UPDATE 14.30 GMT
Following the release of better-than-expected US jobs data, gold prices initially fell Friday, as the US Dollar rallied along with stock markets, with the S&P500 hitting a new record high.
Having traded as high as $1488 an ounce during Friday morning in London, the spot gold price fell to $1456 an ounce immediately following the release of April's Employment Situation report, although it recovered virtually all its losses within two hours.
Spot silver prices also fell immediately after the report's publication, although, like gold, silver quickly recovered its losses, bouncing back above $24.20 an ounce.
Friday's nonfarm payrolls figure shows the US economy added 165,000 jobs last month, 20,000 more than the consensus forecast among analysts. Friday's report also revised upwards the estimates for how many jobs were added in March and February.
April's US unemployment rate meantime was reported as 7.5%, its lowest level since December 2009.
On the currency markets, the Euro fell around one cent against the Dollar immediately following the jobs report, dropping below $1.31, although it quickly regained its losses.
On a week-to-week basis, gold was down 0.2% on the week by London Fix prices, with the afternoon fixing at 3pm in London coming in at $1469.25 an ounce.
Gold hovered around $1480 per ounce most of Friday morning, around 1% up on the week, as European stock markets edged higher and the Euro regained some ground against the Dollar ahead of the release of key US jobs data for April, including the latest nonfarm payrolls report.
Silver held its ground above $24 an ounce, also slightly up on the week, while other commodities also ticked higher. US Treasuries were little changed while UK Gilt prices fell.
"Precious metals remain rangebound," says Standard Bank commodities strategist Walter de Wet.
"The $1450 level continues to attract physical gold buying."
At its meeting on Thursday, the European Central Bank cut its main policy rate to an all-time low of 0.5%.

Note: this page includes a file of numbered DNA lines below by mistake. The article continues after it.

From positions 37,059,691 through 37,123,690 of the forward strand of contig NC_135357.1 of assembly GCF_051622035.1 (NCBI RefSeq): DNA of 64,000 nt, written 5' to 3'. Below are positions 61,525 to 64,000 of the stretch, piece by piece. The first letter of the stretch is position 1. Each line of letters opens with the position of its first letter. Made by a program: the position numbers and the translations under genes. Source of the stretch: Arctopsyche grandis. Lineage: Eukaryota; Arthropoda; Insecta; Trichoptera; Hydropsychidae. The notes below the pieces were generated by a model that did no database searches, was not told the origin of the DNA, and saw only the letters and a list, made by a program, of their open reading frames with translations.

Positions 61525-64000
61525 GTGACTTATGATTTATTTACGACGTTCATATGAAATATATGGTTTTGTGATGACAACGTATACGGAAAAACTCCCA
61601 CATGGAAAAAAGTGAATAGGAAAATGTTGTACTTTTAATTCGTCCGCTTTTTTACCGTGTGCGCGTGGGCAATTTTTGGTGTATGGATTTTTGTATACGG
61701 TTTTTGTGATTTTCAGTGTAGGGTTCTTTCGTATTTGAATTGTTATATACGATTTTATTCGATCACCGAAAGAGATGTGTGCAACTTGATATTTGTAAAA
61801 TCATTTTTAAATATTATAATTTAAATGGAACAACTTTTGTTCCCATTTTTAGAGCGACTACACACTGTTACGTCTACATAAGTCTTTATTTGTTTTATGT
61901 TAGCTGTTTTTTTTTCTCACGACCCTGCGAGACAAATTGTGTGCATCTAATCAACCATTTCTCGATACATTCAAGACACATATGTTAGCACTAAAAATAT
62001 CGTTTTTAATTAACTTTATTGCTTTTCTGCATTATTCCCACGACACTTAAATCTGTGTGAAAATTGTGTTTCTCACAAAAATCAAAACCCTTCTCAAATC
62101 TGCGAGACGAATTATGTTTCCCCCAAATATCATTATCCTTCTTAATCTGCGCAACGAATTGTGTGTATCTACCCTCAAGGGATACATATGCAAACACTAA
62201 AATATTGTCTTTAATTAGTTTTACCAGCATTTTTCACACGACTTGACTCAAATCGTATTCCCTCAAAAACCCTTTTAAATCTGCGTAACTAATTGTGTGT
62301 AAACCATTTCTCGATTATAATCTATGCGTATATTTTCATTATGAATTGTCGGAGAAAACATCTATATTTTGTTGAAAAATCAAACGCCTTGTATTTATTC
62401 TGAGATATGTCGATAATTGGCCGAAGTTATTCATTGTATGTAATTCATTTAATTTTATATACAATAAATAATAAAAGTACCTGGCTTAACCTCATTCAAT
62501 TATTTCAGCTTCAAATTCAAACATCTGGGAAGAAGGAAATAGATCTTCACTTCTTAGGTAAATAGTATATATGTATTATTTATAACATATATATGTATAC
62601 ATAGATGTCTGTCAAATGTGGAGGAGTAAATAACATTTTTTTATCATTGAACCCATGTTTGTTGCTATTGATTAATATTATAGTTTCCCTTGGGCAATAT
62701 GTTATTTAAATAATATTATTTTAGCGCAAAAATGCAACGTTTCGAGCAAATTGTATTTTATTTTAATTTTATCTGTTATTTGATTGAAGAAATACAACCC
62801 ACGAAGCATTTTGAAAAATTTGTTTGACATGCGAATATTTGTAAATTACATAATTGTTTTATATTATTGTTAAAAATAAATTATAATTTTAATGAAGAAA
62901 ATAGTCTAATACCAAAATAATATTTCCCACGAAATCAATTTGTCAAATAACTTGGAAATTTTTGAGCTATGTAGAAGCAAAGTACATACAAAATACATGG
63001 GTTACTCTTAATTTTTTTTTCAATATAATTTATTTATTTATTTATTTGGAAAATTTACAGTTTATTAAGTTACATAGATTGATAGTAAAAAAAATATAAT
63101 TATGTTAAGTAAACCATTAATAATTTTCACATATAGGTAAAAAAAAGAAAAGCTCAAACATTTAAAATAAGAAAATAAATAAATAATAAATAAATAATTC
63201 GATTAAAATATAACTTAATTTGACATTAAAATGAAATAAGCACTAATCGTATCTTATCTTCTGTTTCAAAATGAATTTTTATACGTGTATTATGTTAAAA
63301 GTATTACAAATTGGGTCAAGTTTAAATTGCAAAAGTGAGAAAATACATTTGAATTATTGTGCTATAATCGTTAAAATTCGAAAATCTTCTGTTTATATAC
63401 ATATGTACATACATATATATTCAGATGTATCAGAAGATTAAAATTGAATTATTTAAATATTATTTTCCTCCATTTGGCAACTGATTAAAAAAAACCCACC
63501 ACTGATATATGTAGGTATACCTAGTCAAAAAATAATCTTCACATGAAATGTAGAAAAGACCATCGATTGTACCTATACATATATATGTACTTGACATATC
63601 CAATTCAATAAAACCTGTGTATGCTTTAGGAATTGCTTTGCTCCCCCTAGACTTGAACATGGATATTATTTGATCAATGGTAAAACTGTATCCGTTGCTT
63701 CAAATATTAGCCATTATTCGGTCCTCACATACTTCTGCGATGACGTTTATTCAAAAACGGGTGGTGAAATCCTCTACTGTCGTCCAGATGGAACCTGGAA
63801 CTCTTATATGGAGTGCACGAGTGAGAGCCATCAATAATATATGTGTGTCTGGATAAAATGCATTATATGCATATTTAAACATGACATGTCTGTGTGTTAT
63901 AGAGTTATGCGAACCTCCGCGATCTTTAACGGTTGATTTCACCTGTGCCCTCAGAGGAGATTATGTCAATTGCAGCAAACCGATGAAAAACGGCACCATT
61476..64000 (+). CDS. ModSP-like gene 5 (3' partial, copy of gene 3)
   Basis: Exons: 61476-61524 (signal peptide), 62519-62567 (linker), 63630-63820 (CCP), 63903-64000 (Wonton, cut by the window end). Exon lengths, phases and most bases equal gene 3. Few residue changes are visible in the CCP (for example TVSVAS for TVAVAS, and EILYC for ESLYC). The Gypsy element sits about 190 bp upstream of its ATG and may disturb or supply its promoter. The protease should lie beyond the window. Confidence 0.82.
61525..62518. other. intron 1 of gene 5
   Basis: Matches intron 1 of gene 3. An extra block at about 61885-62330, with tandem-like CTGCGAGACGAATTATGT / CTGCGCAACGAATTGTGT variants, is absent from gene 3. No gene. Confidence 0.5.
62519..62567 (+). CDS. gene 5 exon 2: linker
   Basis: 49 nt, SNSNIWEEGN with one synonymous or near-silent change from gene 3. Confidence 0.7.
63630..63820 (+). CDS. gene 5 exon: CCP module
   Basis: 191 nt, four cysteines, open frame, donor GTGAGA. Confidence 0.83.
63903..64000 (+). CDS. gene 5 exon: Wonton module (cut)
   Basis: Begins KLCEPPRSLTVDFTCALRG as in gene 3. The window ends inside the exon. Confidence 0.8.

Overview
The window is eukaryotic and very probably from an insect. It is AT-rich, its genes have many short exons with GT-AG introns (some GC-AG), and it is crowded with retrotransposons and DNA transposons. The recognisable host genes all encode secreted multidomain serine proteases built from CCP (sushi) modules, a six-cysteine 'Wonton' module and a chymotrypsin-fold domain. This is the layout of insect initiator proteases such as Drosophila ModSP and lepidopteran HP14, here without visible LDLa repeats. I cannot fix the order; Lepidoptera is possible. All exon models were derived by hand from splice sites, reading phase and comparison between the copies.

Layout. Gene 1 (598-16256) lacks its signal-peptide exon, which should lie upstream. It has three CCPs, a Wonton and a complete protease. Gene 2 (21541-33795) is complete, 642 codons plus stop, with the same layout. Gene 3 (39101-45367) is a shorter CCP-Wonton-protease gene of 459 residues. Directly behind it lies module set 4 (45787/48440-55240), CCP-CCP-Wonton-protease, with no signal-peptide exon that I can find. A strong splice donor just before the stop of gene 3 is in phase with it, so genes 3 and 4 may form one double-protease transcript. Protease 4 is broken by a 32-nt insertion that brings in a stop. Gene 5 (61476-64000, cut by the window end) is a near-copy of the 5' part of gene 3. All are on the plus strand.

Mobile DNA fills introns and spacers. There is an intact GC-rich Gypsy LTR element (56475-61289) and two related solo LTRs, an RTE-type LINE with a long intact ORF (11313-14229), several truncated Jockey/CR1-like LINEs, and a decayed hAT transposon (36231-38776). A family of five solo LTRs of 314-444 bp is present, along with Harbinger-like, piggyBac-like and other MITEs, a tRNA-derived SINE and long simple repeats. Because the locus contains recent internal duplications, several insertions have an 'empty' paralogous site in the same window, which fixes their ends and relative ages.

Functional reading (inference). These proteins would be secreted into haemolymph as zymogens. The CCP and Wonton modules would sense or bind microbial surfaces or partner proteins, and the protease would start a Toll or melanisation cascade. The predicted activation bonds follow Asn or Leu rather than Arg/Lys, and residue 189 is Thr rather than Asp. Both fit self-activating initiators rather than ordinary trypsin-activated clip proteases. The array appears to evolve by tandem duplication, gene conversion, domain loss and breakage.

Asked at the subsequent press conference whether the ECB sees room to cut the rate it pays on commercial bank deposits with the central bank, currently at zero, ECB president Mario Draghi replied that his institution is "technically ready" for such a move.
"There are several unintended consequences that may stem from this measure," Darghi added.
"We will address and cope with these consequences if we decide to act. We will look at this with an open mind and we stand ready to act if needed."
"Draghi has shifted the ECB's stance on the potential floor for interest rates," says Marchel Alexandrovich, senior European economist at Jefferies International in London.
"A negative deposit rate is now a more distinct possibility."
The Euro fell nearly two cents against the Dollar immediately following Draghi's comments, though by Friday lunchtime had regained around half the drop.
Gold by contrast rose against the Dollar following Draghi's press conference.
"We suspect that this was because the [Euro's]weakness was triggered...by the fact that Draghi's comments, which while bearish on the Euro, were, curiously, a tacit endorsement for gold," says a note from INTL FCStone metals analyst Ed Meir.
"[Negative deposit rates]would mean that under such a scenario, gold would no longer return nothing (if its prices held steady), but would, in fact, compare favorably to risk-free bank deposits whose holders would not even get their full principle back. We may reading too much into Draghi's comments, but we see little else to explain Thursday's disconnect between the weaker Euro and higher gold prices."
The European Commission meantime cut its 2013 growth forecast for the 17-nation Eurozone Friday, predicting a contraction of 0.4%, down from a -0.3% contraction projected back in February. The economy of the Eurozone as a whole shrank by 0.6% during 2012, according to official GDP figures.
The Eurozone's unemployment rate rose to 12.1% last month, figures released earlier this week show, the highest rate since the single currency launched in 1999.
"In view of the protracted recession, we must do whatever it takes to overcome the unemployment crisis in Europe," the European Union's Economic and Monetary Affairs Commissioner Olli Rehn said Friday.
Over in India, traditionally the world's biggest gold buying nation, the central bank today proposed new restrictions on gold bullion imports as part of its annual monetary policy statement. The Reserve Bank of India proposes restrictions on banks importing bullion on a consignment basis, allowing them only to import gold to meet the needs of gold jewelry exporters.
"The banks import gold on consignment basis from a miner without investing anything and it remains the property of the miner until the bullion dealers take delivery," explains Bachhraj Bamalwa, director of the All India Gems & Jewellery Trade Federation.
"If they are not allowed to buy on consignment basis, imports will be restricted and chaos will prevail in the market."
The RBI says detailed guidelines will be published by the end of this month. Back in January India's authorities raised the import duty on gold to 6% in an effort to curb inflows that are blamed for exacerbating the country's current account deficit.
UBS meantime reports its physical flows to India "continue to indicate very strong demand...at least five times the average over the last 12 months."